Richie Rump: What I think is funny is that you had leaf level as the bottom level and then some people we know put the leaves on top because the trees on top.

Erik Darling: I always picture it at the bottom.

Richie Rump: Well because that’s where all the documentation goes, right? The documentation, you start here and then you branch off into the leaves at the bottom. If it’s supposed to be a tree, the leaves are at the top.

Erik Darling: Yeah, I know like it’s fundamentally wrong and just like it’s a concept when I explained it at the bottom it’s wrong, but I just can’t… It’s hard for me to be like, “Oh the root of the index is down here and then we add stuff up here.” Get away from me. That’s where mosquitoes come from, I don’t want that.


Can I apply SQL 2008R2 SP3 to SharePoint 2007?

Erik Darling: [Inaudible 00:15:04], I don’t know.

Tara Kizer: Yeah.

Erik Darling: I have no idea what you’re asking me.

Tara Kizer: Yeah, you’re going to have to Google for that I think.

Erik Darling: He is asking if we can apply SP3 and SE to SQL Server 2008 R2… I have no idea how SharePoint 2007 interacts with SQL. I don’t know. Upgrade SharePoint. Why is it on 2007? How old is that now? Ten years? That’s ten years. You have a ten-year-old kid.

Richie Rump: …SharePoint thing I don’t understand it at all. Where documents go to die: SharePoint.


Erik Darling: Colton asks a funny question about index maintenance. Sorry, Colton, I don’t know if that’s a male or female name so I am going to “they” you. They ask, “We recently adjusted our index maintenance to only rebuild on weekends and update stats during the week. This improved our nightly jobs from five to six hours to two and a half to three hours. If stats only helps choose the maintenance plan, does this imply we just had really bad execution plans? I am trying to understand the reason behind the huge performance increase.” So, are you talking about your maintenance plans not running?

Tara Kizer: I think they meant to say execution plan right there.

Erik Darling: Oh, okay.

Tara Kizer: … nightly jobs, maybe purging data, who knows what. They were taking five to six hours, now they are two to three hours. Yeah, maybe out of date statistics, maybe bad execution plans.

Erik Darling: Yeah, could be all sorts of stuff in there. Tara’s got that one. It could be either one of those things. There you have it. I don’t even have to say anything now.


Which backup vendors should I use?

Erik Darling: Kyle asks, “We plan on replacing Idera SQL Safe with Redgate SQL backup. Are there any horror stories? Do you have any tips from past with replacing SQL backup vendors?” God.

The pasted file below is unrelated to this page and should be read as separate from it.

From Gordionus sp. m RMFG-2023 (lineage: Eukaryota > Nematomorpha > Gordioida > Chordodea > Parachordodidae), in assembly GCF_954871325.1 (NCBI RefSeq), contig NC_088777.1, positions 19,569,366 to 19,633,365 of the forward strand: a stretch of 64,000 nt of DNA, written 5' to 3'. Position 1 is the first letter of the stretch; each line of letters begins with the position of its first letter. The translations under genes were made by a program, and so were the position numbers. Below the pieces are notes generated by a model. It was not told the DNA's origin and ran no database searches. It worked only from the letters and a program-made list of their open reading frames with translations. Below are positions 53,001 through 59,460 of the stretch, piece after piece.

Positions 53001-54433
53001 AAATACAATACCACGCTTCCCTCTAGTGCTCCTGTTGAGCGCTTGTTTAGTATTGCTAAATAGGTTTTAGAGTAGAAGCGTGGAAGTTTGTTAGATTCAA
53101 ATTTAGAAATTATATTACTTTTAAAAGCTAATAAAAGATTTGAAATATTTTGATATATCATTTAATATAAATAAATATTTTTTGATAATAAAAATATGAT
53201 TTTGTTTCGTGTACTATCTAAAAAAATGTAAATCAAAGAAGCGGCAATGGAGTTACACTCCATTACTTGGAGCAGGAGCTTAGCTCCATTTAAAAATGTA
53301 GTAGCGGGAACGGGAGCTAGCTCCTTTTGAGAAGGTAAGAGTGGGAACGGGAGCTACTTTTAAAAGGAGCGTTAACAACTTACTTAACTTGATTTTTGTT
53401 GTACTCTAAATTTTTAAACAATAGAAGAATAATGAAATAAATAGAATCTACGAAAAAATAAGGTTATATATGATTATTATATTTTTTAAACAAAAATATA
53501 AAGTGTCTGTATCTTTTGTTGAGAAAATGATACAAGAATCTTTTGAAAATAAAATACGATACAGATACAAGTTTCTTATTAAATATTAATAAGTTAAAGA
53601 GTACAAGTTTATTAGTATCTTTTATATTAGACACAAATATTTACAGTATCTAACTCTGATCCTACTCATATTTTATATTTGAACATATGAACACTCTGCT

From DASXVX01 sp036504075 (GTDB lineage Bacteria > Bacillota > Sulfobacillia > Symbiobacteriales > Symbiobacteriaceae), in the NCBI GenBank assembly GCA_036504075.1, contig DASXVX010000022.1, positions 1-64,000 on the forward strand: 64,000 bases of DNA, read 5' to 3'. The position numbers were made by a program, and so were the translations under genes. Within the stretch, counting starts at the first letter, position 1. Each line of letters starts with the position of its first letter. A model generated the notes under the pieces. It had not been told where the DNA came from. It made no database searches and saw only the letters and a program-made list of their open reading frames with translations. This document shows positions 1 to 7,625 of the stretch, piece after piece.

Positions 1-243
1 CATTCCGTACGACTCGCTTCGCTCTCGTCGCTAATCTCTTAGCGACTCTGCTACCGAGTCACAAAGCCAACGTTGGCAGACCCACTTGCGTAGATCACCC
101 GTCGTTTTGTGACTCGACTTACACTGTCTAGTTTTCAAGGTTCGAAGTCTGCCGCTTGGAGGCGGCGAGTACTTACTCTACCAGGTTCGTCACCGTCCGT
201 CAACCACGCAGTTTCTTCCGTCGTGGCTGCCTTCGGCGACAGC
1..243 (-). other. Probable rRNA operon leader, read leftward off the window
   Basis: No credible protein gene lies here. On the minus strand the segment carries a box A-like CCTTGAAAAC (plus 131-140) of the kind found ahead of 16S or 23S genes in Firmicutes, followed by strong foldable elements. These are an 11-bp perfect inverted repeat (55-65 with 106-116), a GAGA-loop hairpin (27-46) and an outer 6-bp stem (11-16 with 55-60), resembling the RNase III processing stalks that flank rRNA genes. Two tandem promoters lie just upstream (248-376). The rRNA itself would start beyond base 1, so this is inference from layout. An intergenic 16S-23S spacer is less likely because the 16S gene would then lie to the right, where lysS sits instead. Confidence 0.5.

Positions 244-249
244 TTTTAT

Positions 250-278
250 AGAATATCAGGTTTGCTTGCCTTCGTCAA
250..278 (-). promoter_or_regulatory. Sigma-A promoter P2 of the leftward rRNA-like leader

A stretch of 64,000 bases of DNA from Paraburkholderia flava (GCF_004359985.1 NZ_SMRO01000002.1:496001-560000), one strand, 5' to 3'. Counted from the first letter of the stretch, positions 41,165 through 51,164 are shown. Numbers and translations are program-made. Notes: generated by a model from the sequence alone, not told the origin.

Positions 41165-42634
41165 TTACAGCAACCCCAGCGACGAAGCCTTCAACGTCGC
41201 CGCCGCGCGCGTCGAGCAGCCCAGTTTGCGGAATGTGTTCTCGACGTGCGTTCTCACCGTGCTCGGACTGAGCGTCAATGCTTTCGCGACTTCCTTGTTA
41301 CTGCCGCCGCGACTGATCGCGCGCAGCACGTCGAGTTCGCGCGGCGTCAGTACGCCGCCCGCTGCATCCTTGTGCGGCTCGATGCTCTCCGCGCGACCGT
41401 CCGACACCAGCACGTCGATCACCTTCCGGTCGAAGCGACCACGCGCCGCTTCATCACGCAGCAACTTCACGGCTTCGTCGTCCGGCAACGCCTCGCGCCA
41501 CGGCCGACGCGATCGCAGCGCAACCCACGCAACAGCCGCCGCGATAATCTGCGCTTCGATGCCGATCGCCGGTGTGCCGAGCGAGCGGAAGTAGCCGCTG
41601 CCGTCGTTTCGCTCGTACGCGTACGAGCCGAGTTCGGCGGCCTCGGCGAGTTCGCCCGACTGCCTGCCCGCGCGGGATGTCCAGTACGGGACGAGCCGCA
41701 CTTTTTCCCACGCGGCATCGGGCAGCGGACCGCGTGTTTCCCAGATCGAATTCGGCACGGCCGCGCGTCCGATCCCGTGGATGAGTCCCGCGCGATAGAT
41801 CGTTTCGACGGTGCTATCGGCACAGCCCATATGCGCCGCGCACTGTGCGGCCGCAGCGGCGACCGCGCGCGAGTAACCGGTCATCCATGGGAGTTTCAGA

Tara Kizer: I haven’t used Redgate SQL backup since SQL Server 2005, ever since compression got put into engine. I know that those tools offer additional features: better log shipping, better GUI, better historical information. All sorts of better stuff, but I didn’t need those features. I just cared about compression, backup compression. So, I ditched them.

Erik Darling: Yeah, I wish I could say that I had replaced the backup product at my last job because I hated it. I’m not going to say what it was.

Tara Kiser: Oh, Commvault?

Erik Darling: I didn’t say anything, but I wish I could say that we had replaced it but, rough.

Tara Kizer: We only use the Commvault to copy our files, our SQL Server backup files. Copy them to the cloud.

Erik Darling: Yeah, Redgate I am sure it’s fine. I don’t know of any misaligned abilities between the two, so I am sure it will be all right just make sure that you can restore your old backups with the new tool I guess.


Have you seen anyone using Always Encrypted?

Erik Darling: [00:18:22 Gama], who left, it’s okay I am still going to ask the question. I’m still going to put the question out there but he left. Left us all alone.

Richie Rump: What’s up G? What’s going down, man? Come on now. You used to love me.

Erik Darling: What’s going on, fella? “If any, what has been your experience with clients implementing always encrypted in SQL server 2016?” I ain’t seen it.

Tara Kizer: I have only had one client that was using SQL 2016 so far.

Erik Darling: Yeah, no one has wanted to talk to us about always encrypted yet. So, sorry about that. If you are reading this later in the transcription or watching the video, sorry, no experience on that yet.

Tara Kizer: Most of our clients are on 2008 R2 and 2012 I would say.

Erik Darling: Yeah, yeah, that’s pretty common numbers.


Why did they take away my database access?

Erik Darling: Kevin asks, “In SQL Server 2008 R2 could a person’s DB owner access to a database suddenly disappear?” Bad news, Kevin, you have been fired.

Tara Kizer: You’ve got a DBA or sysadmin messing with you.

Erik Darling: Yeah.

Tara Kizer: Unless you run into some weird bug, but I have never heard of a bug like that, but somebody has removed your access.

Erik Darling: If Kevin leaves early, we know he has got called into HR.

Richie Rump: Yeah, you need to go talk to your boss like right now.

Erik Darling: Like, “Hey man, I was watching this webinar and they told me I got fired, I was working hard and…”


Are there any gotchas with VM backups for SQL Server?

Erik Darling: Graham asks a kind of interesting question, “Our infrastructure team is evaluating Veeam as a replication and backup solution. They want me to evaluate its SQL backup capabilities. While the product is fancy, it essentially appears to be another GUI for backups. What are your thoughts on some third-party backup providers?” Not necessarily Veeam, but just in general.